IT HAD been planned with a precision that would have done our German hosts proud.

In the days when the Euro finals had been and gone in a fortnight – before they allowed more qualifiers in than Eurovision – we’d got it completely covered.

A small gaggle of excitable 20-year-olds headed for Euro ’88 with an itinerary for glory.

Three group games against Republic of Ireland, Holland and Russia and then a triumphant second week watching England’s march to Munich for the final.

What could possibly go wrong?

The rush of documentaries in the build-up to this tournament have not included 1988 for one very good reason. England stunk the place out.

Played three, lost three – it was the most dismal performance imaginable.

Our bubble was burst in the first six minutes.

The Republic, playing for the first time in a tournament final, hoofed a long free-kick at an England defence missing Terry Butcher.

They predictably got in each other’s way and Ray Houghton headed in from the ensuing scramble. Route one and a goalmouth melee – European football at its most cutting edge.

Game two was memorable for two things, Marco Van Basten’s hat-trick for the delightful Dutch and the disgusting disturbances that followed well into the night.

Bobby Robson’s blunderers had booked their early ticket home but still put us through one more humiliation against Russia.

I don’t recall anything about that day thanks to the medicinal effects of Frankfurt beer other than there was another very early goal against and England were rubbish once more.

So that was how we ended up in the Soviet Union “away” end for their first-ever semi-final appearance against Italy four days later.

It had not been hard to get a ticket from a tout.

Don’t forget the Berlin Wall was still another 18 months from being knocked down.

Anyone from Eastern Europe was viewed with suspicion so the number of Russian fans permitted to travel was minimal.

Not that they lacked support that night.

They were backed by a wall of noise – 99 per cent of whom were wearing England shirts and waving Union Jacks. We clearly weren’t the only idiots who had booked to stay for the entire duration.

Stuttgart’s proximity to Italy meant an Azzuri invasion but it was Russia’s game with two second-half goals. How we all laughed and cheered loudly, conveniently forgetting that we were only in there on somebody else’s ticket.

We decided to sack off the final and instead drove to Amsterdam for the weekend, watching at first hand how Holland celebrated winning their first trophy. Remember that sublime volley from Van Basten?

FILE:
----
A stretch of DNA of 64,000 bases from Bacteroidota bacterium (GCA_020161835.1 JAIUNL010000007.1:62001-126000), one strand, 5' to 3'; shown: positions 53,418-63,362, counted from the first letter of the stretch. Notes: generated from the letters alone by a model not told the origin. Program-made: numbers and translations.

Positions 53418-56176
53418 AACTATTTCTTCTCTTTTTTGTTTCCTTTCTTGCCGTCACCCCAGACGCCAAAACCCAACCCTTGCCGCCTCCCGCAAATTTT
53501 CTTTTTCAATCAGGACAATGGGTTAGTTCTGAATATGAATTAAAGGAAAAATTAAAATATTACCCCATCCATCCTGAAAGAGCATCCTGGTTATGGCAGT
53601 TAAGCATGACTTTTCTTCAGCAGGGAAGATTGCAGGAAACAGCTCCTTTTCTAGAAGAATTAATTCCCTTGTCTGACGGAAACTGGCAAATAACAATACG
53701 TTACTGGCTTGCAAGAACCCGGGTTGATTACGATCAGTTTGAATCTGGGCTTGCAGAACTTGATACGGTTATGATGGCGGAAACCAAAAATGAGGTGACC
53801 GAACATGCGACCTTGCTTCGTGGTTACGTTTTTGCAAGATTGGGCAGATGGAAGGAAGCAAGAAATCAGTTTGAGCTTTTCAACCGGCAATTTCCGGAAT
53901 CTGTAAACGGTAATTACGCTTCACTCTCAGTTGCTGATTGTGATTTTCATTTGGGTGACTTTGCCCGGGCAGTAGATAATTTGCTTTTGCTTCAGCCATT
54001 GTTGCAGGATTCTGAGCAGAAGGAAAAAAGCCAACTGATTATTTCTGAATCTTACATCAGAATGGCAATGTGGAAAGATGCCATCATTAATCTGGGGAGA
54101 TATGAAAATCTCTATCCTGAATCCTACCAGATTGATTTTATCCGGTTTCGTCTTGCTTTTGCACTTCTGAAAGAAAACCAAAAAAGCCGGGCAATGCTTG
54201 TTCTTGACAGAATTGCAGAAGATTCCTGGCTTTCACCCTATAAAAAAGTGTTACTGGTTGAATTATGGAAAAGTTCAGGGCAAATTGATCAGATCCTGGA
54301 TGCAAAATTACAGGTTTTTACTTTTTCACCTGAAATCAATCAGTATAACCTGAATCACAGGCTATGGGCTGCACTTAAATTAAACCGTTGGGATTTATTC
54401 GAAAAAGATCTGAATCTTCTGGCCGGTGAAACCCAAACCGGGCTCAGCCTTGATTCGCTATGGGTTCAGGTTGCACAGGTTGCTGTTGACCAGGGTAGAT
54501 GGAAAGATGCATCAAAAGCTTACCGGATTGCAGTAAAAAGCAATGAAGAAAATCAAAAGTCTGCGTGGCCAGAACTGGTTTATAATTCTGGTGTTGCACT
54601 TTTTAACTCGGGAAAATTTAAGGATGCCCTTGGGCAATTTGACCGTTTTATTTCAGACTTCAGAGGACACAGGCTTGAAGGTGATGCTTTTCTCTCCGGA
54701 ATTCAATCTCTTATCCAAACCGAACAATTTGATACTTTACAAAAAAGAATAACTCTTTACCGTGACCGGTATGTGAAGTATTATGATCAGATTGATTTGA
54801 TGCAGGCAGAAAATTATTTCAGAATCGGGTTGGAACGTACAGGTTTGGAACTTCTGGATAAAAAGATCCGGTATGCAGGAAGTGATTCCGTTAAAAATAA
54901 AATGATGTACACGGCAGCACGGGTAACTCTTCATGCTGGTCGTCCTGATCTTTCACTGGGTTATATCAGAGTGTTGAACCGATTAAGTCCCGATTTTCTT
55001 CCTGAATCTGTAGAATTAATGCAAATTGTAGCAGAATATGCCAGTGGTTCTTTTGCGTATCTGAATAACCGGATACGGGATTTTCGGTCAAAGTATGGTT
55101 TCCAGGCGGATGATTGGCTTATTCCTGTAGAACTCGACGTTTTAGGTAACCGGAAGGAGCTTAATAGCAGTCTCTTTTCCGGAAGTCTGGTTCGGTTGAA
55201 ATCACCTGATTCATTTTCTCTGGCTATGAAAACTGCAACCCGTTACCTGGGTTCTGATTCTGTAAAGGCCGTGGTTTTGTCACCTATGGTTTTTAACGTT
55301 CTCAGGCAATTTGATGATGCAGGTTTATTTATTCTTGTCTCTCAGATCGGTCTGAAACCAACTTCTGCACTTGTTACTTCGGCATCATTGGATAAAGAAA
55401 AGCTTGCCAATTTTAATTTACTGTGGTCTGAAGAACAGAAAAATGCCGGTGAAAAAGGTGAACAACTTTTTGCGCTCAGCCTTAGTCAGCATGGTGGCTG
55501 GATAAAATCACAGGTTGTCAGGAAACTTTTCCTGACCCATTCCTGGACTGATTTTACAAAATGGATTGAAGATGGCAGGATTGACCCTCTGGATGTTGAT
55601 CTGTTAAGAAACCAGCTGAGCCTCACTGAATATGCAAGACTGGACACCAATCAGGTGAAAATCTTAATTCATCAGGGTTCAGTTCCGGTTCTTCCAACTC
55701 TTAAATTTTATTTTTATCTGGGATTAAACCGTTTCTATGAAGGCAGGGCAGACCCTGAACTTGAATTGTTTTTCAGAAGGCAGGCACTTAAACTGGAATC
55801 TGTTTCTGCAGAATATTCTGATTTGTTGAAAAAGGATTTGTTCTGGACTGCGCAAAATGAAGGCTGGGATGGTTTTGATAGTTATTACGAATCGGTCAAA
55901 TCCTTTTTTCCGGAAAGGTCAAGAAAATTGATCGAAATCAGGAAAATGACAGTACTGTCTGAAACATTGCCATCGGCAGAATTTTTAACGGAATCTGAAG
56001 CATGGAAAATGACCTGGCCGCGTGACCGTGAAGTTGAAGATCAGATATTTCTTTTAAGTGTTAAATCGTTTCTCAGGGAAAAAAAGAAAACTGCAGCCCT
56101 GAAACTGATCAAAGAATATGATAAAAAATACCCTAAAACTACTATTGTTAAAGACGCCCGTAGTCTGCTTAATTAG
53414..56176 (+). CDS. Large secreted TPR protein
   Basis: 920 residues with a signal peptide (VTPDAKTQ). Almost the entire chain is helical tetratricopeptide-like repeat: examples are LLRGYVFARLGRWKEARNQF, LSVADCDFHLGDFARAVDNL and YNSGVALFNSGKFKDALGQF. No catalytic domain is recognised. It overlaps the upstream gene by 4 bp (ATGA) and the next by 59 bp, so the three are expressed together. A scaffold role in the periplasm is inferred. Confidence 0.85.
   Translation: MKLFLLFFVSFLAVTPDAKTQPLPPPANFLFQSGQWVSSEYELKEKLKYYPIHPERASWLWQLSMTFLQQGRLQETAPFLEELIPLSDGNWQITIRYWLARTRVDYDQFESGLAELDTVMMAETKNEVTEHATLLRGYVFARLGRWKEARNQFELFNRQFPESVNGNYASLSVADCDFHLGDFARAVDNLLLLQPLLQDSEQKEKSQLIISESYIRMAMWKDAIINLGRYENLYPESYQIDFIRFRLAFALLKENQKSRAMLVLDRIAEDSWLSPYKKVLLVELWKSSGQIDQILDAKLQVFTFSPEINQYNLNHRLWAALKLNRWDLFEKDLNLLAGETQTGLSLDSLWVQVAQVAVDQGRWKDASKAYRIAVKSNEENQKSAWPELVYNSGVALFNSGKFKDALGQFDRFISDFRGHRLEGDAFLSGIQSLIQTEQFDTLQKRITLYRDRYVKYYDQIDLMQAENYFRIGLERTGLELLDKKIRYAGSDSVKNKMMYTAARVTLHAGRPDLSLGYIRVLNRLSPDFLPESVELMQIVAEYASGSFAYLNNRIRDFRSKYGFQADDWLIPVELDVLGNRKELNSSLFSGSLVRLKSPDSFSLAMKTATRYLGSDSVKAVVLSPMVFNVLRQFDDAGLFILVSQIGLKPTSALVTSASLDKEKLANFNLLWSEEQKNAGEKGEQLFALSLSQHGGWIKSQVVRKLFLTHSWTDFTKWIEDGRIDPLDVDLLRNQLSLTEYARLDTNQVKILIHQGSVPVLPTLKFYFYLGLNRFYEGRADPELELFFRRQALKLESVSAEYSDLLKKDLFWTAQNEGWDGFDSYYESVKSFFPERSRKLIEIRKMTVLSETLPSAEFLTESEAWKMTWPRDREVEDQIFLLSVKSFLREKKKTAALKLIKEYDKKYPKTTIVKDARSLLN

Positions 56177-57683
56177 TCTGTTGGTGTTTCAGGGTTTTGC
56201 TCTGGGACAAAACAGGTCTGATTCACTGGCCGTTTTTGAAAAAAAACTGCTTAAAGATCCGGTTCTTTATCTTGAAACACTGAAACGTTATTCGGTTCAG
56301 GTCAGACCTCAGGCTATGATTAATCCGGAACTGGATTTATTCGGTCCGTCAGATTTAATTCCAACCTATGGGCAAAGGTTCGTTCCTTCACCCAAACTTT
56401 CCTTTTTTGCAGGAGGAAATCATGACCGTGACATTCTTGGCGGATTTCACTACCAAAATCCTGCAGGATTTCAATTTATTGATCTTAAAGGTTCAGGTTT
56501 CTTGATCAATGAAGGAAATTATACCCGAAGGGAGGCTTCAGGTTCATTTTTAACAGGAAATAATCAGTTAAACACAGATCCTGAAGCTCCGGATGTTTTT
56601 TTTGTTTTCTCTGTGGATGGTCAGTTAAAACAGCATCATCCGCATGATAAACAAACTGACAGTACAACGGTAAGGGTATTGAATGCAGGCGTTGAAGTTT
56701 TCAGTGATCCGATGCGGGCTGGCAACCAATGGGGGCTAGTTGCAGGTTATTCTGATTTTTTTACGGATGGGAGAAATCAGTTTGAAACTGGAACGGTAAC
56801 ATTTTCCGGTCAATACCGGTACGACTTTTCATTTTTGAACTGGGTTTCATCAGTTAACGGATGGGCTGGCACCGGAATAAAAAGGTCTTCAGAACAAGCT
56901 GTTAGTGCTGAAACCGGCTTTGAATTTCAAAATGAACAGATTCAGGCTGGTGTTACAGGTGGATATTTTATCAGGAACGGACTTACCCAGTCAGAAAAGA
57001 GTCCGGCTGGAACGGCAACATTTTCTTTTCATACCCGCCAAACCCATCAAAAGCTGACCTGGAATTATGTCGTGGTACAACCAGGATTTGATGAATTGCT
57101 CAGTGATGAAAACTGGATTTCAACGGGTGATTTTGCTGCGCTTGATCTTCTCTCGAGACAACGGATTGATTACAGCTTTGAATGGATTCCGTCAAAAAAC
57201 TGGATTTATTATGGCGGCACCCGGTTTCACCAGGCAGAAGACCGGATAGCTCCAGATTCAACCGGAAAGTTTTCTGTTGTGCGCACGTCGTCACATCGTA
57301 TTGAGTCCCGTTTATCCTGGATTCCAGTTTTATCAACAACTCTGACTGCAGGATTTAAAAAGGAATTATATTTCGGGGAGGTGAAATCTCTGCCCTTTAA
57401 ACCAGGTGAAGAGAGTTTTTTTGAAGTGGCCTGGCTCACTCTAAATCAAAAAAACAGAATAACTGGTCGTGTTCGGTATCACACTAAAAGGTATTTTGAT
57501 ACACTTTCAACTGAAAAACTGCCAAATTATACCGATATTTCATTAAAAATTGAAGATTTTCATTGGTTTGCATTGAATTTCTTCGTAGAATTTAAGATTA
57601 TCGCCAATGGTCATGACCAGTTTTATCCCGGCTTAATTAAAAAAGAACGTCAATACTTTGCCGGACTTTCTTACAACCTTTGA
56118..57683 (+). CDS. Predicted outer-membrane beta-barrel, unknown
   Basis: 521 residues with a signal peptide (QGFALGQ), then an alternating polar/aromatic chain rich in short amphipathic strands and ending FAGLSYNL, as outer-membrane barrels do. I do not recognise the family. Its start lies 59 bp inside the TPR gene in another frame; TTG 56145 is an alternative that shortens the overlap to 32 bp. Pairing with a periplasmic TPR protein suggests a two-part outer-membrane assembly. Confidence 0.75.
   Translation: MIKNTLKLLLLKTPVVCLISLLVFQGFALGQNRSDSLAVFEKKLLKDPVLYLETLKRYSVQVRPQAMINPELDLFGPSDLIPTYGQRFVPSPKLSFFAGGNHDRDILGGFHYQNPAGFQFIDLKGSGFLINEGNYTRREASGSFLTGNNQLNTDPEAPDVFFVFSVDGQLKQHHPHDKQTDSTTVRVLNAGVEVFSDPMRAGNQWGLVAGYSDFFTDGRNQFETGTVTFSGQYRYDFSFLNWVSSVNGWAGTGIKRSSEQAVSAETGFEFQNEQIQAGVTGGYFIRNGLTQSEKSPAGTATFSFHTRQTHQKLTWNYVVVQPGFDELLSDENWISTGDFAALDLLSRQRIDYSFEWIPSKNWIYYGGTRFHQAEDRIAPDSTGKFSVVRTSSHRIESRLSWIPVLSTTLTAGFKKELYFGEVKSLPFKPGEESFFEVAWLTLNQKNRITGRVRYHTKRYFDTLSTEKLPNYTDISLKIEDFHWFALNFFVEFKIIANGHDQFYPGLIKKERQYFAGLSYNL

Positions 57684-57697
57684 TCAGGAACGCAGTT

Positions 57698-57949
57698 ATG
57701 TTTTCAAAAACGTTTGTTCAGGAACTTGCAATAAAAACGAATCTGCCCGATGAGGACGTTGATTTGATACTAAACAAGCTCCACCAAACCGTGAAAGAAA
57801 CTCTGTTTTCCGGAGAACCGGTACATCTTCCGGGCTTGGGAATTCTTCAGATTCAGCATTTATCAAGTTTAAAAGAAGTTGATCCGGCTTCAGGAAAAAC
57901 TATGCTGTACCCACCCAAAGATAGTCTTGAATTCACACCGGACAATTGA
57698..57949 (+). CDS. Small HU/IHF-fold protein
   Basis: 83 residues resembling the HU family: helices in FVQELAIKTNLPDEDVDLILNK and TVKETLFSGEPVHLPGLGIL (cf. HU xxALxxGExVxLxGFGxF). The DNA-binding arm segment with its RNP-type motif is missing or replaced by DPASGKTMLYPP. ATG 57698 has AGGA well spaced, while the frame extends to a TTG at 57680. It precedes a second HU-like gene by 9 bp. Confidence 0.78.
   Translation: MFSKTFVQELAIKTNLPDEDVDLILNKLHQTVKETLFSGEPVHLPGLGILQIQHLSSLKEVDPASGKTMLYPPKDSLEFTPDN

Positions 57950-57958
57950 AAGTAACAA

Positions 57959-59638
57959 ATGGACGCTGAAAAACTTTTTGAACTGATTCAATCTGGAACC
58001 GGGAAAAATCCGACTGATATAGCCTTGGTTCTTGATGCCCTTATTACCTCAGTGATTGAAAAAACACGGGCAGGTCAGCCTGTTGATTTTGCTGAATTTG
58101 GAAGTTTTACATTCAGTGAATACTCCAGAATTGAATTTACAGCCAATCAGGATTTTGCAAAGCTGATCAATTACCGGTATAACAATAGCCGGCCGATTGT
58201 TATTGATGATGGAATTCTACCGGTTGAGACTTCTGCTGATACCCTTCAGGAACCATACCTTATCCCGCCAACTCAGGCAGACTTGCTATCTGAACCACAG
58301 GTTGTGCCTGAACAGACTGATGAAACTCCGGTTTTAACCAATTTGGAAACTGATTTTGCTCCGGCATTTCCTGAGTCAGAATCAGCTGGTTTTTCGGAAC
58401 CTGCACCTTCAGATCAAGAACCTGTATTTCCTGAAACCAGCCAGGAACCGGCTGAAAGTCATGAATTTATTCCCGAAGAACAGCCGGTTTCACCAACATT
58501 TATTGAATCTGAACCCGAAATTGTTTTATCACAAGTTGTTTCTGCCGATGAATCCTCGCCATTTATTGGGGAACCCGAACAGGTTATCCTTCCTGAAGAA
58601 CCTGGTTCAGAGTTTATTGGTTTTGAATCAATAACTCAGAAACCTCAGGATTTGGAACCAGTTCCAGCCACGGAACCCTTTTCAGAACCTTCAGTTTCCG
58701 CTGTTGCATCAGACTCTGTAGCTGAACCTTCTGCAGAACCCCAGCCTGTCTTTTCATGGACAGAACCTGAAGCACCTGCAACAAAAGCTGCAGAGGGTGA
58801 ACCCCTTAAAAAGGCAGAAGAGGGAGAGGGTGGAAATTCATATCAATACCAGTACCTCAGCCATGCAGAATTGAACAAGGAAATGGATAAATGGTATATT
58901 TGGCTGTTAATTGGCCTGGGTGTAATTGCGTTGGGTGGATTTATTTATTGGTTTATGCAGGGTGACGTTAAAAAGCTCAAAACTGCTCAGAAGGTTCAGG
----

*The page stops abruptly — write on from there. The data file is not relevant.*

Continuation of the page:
The next day we joined hundreds and thousands of supporters lining the canals as the victorious team paraded the prize on an open-top barge.

Fair to say we got much closer to the silverware than England’s so-called finest.

It was all a long time ago. Even the Premier League had not been born then.

But seeing Russia and England preparing to lock horns again tonight, it stirs a distant memory – even if only an alcoholic hazy one.

Twenty eight years of hurt may not roll off the tongue like other numbers. But this feels personal for me and those many fellow sufferers who had already paid out to watch yet another defeat that did not matter anyway.

An utterly pointless Saturday afternoon in more ways than one.

Tonight is different – at least that’s what we will tell ourselves. The beauty of international tournaments is the expectation; reality, far more often than not, comes nowhere near.

Success for England is always relative and usually gauged around making the quarter-finals.

Quarter-finals has to be the bare minimum requirement for Roy Hodgson once again. Russia, Slovakia and Wales? Sounds like the “group of mild discomfort”, nothing worse.

But surely we should demand more than being among the best eight teams in Europe.

With the resources pumped into the Premier League, astronomical compared with those in the other competing countries, there should be no excuse for falling short so often.

There are the usual gripes about the make-up of the squad but it’s the age that gives me hope.

Could you ever imagine England heading into a tournament with the second youngest team of the lot?

That’s a brave step in the right direction after years of supposed “golden” generations and players picked simply on their reputations and showbiz appeal.

They are not a group bogged down by a history of disappointment; one accustomed to the “what ifs” and finger-pointing recriminations that follow every couple of years.

There seems a youthful joy about this side; a fearlessness you rarely expect from Three Lions on the shirt.

Once again a nation waits, hopes and dreams. After all, it’s only Russia …

C’mon Hodgson’s heroes – do it for the sufferers of ’88.